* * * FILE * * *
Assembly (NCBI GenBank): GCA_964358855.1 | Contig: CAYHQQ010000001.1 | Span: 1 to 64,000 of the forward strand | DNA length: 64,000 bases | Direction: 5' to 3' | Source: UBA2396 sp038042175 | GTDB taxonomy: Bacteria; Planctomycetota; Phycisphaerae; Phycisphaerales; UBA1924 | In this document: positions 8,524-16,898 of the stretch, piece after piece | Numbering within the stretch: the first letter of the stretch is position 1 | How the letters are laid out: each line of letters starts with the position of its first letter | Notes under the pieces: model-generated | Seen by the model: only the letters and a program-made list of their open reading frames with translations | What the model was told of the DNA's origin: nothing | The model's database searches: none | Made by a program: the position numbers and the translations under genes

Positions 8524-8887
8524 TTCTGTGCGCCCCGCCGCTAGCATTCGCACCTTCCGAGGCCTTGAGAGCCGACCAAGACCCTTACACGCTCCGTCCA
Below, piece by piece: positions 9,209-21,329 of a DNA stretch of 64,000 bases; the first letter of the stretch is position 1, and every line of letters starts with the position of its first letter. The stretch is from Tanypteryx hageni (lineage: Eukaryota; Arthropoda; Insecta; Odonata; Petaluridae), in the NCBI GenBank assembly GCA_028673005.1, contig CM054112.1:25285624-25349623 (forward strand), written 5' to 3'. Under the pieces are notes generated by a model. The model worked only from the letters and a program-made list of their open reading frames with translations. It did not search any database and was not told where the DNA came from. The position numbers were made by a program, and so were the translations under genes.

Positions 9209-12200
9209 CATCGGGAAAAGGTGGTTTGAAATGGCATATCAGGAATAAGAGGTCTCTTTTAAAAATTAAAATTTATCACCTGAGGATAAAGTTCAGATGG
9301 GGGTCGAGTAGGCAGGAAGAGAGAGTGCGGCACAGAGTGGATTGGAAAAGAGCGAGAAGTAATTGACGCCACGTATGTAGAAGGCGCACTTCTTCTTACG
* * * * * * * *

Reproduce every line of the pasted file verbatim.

Assembly (NCBI GenBank): GCA_964358855.1 | Contig: CAYHQQ010000001.1 | Span: 1 to 64,000 of the forward strand | DNA length: 64,000 bases | Direction: 5' to 3' | Source: UBA2396 sp038042175 | GTDB taxonomy: Bacteria; Planctomycetota; Phycisphaerae; Phycisphaerales; UBA1924 | In this document: positions 8,524-16,898 of the stretch, piece after piece | Numbering within the stretch: the first letter of the stretch is position 1 | How the letters are laid out: each line of letters starts with the position of its first letter | Notes under the pieces: model-generated | Seen by the model: only the letters and a program-made list of their open reading frames with translations | What the model was told of the DNA's origin: nothing | The model's database searches: none | Made by a program: the position numbers and the translations under genes

Positions 8524-8887
8524 TTCTGTGCGCCCCGCCGCTAGCATTCGCACCTTCCGAGGCCTTGAGAGCCGACCAAGACCCTTACACGCTCCGTCCA
Below, piece by piece: positions 9,209-21,329 of a DNA stretch of 64,000 bases; the first letter of the stretch is position 1, and every line of letters starts with the position of its first letter. The stretch is from Tanypteryx hageni (lineage: Eukaryota; Arthropoda; Insecta; Odonata; Petaluridae), in the NCBI GenBank assembly GCA_028673005.1, contig CM054112.1:25285624-25349623 (forward strand), written 5' to 3'. Under the pieces are notes generated by a model. The model worked only from the letters and a program-made list of their open reading frames with translations. It did not search any database and was not told where the DNA came from. The position numbers were made by a program, and so were the translations under genes.

Positions 9209-12200
9209 CATCGGGAAAAGGTGGTTTGAAATGGCATATCAGGAATAAGAGGTCTCTTTTAAAAATTAAAATTTATCACCTGAGGATAAAGTTCAGATGG
9301 GGGTCGAGTAGGCAGGAAGAGAGAGTGCGGCACAGAGTGGATTGGAAAAGAGCGAGAAGTAATTGACGCCACGTATGTAGAAGGCGCACTTCTTCTTACG